If Memorial Day is the unofficial start to grilling season, then Father’s Day is the celebratory kickoff. This is the time when we get our last live-fire exercises in before the 4th of July, when the summer season really gets underway. And, if you’re like me, you might just be thinking about burgers this weekend.
To any real fan, a hamburger is never just a burger. Rather, it’s a work of art, passionately thought out and painstakingly executed. A great burger is the very extension of the grill master’s identity, the perfect blend of meat for flavor and just enough fat to keep it juicy and rich, flavored with the right mix of spices. Top that beauty with colorful veggies, a slathering of homemade sauce and maybe — just maybe — your own homemade pickles, and most of us would call it a masterpiece.
But what about the bun?
All too sadly, most of us shop for the first buns we see in the market. We test for fluffiness (just like those old Charmin commercials), check for a bedazzling of sesame seeds and call it a day. But consider hamburger buns in the same way you would pizza crust — you don’t want them stealing the show, but they should be able to hold their own with the rest of the parade. If you’re going to all that trouble with the fillings, why not care about the bookends?
Here are three classic burger bun recipes for when you plan your cookouts this summer. They’re surprisingly easy to make — most of the time is spent waiting for the dough to rise — and you can’t beat the flavor.
Brioche buns are unpretentiously rich, full of butter and eggs, but still light and fluffy, and brushed with a thick coating of egg and milk wash for an extra-shiny golden sheen when they come out of the oven.
The honey whole wheat are a tad more healthful for the virtuous among us. With a nearly equal blend of whole wheat and bread flours, they’re light, almost airy, rather than dense, with just enough honey to balance the flavors of the whole grains.
But my favorite might be the pretzel buns: Made with a blend of rye and bread flours, the buns are dipped in an easily orchestrated lye dip to give them their characteristic flavor and coloring. (You could easily skip the wash and brush them with egg for coloring and sheen, topping the finished product with coarse sea salt.)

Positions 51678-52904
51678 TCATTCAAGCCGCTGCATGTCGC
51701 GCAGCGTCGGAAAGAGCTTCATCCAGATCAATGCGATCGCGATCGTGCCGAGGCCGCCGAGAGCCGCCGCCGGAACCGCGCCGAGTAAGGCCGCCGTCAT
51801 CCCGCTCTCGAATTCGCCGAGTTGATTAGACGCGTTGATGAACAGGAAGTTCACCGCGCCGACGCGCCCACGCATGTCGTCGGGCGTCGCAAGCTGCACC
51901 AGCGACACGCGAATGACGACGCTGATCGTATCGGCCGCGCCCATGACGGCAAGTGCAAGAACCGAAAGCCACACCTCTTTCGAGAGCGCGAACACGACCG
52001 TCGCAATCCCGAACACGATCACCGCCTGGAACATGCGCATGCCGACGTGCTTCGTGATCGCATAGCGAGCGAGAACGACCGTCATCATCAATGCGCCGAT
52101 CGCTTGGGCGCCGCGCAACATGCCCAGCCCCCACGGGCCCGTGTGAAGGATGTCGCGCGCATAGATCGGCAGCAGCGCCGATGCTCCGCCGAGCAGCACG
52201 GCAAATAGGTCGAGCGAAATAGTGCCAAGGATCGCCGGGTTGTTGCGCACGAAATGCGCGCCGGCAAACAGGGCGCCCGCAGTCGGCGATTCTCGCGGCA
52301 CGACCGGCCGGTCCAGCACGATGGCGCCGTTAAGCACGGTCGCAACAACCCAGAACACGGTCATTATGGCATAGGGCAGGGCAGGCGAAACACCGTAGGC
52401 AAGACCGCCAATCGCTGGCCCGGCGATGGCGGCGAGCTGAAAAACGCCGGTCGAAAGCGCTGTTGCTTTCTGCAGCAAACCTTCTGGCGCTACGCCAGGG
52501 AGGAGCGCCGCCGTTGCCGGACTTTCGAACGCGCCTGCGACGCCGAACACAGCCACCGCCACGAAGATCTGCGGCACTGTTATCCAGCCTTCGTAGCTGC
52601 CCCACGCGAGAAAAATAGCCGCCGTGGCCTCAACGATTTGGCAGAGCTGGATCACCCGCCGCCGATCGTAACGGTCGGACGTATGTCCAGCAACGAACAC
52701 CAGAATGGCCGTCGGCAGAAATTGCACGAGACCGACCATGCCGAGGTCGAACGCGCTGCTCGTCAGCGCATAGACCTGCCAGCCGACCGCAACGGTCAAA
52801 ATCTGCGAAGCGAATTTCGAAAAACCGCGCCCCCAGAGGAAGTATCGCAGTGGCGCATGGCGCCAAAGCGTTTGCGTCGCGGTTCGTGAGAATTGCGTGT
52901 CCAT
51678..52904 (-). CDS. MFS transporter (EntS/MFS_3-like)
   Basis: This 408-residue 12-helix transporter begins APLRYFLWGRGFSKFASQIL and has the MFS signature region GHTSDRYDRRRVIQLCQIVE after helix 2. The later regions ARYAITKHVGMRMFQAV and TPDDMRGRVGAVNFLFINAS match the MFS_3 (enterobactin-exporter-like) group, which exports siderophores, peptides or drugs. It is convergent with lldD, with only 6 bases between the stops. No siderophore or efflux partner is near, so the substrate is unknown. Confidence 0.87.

While you’re at it, don’t forget to add your favorite flavorings to the buns, personalizing any of the recipes to suit your tastes. Flavor the dough with fresh herbs, spices or cheese; top them with sesame, poppy, sunflower or other seeds, or maybe old-fashioned oats or nuts.
A freshly made batch of buns is just the right compliment the burgers you’ve been perfecting — and they also work well sandwiching brisket, pulled pork or any other glorious concoctions you plan on conquering this summer season.
Bread recipes frequently call for some sort of “wash” or glaze before baking. Sometimes, a recipe may call for egg, sometimes milk, even butter. Different washes are used to achieve different results. So how do you choose the right one for your project?
EGG: Using beaten whole eggs will give color and sheen to a bread. Egg yolk provides rich color, browning easily in the oven; egg white provides a nice sheen.
MILK: Brushing with milk will lend color to the crust, as the sugars in the milk help to brown it.
WATER: Water is often sprayed or brushed onto bread before it is placed in a very hot oven — and while it bakes — to give the bread an extra-crisp crust. Water added to an egg wash thins the wash so it brushes more easily.
BUTTER: Butter gives the bread a softer crust and richer flavor.
SWEETENERS: Honey, maple syrup, agave and other liquid sweeteners will give bread a sweeter, softer crust.
In the bowl of a stand mixer or in a large bowl, sprinkle the yeast over the warm water. Stir in the sugar and one-half cup of the bread flour. Set aside until the yeast begins to bubble, about 10 minutes.
Meanwhile, in a medium bowl, whisk together the remaining bread flour with the rye flour and salt.
Beat the melted butter into the large bowl with the yeast. Using the dough hook (if using a stand mixer) or a fork or wooden spoon (if mixing by hand), slowly mix in the remaining flour mixture, a spoonful at a time, until all of the flour is added and a firm, thick dough is formed.
Move the dough to a lightly floured board. Knead the dough until it is smooth and elastic, 2 to 3 minutes.
Remove the dough to a large, oiled bowl. Cover and set aside in a warm place until the dough is almost doubled in size, 45 minutes to an hour.
Meanwhile, prepare the pretzel wash and heat the oven to 375 degrees.
Divide the risen dough into eight pieces, each weighing about 5 ounces. Form each piece into a ball, pinching the seams together at the base of each one. Flatten each ball so it’s about 1 inch thick.
Coat the pretzels with a wash. If using lye, dip the roll in the wash (wear rubber kitchen gloves and goggles) for 15 to 20 seconds, turning the roll over halfway to coat evenly. Remove the round to a greased nonreactive baking sheet and top as desired (if using an aluminum baking sheet, line the sheet with parchment before greasing). If using beaten egg, brush the egg over the buns.
Use a serrated knife or razor blade to make a crosswise slit into each roll about one-half-inch deep. Sprinkle over the coarse sea salt. Set the rounds aside until puffed and risen, about 15 minutes depending on the temperature in the room.
Bake the pretzel rounds, one sheet at a time, in the center of the oven until puffed and a rich golden brown (color will vary depending on the wash), about 20 minutes. Rotate the sheet halfway through baking for even coloring.
Remove the baking sheet to a rack, and set aside until the pretzel buns have cooled completely before slicing and serving.
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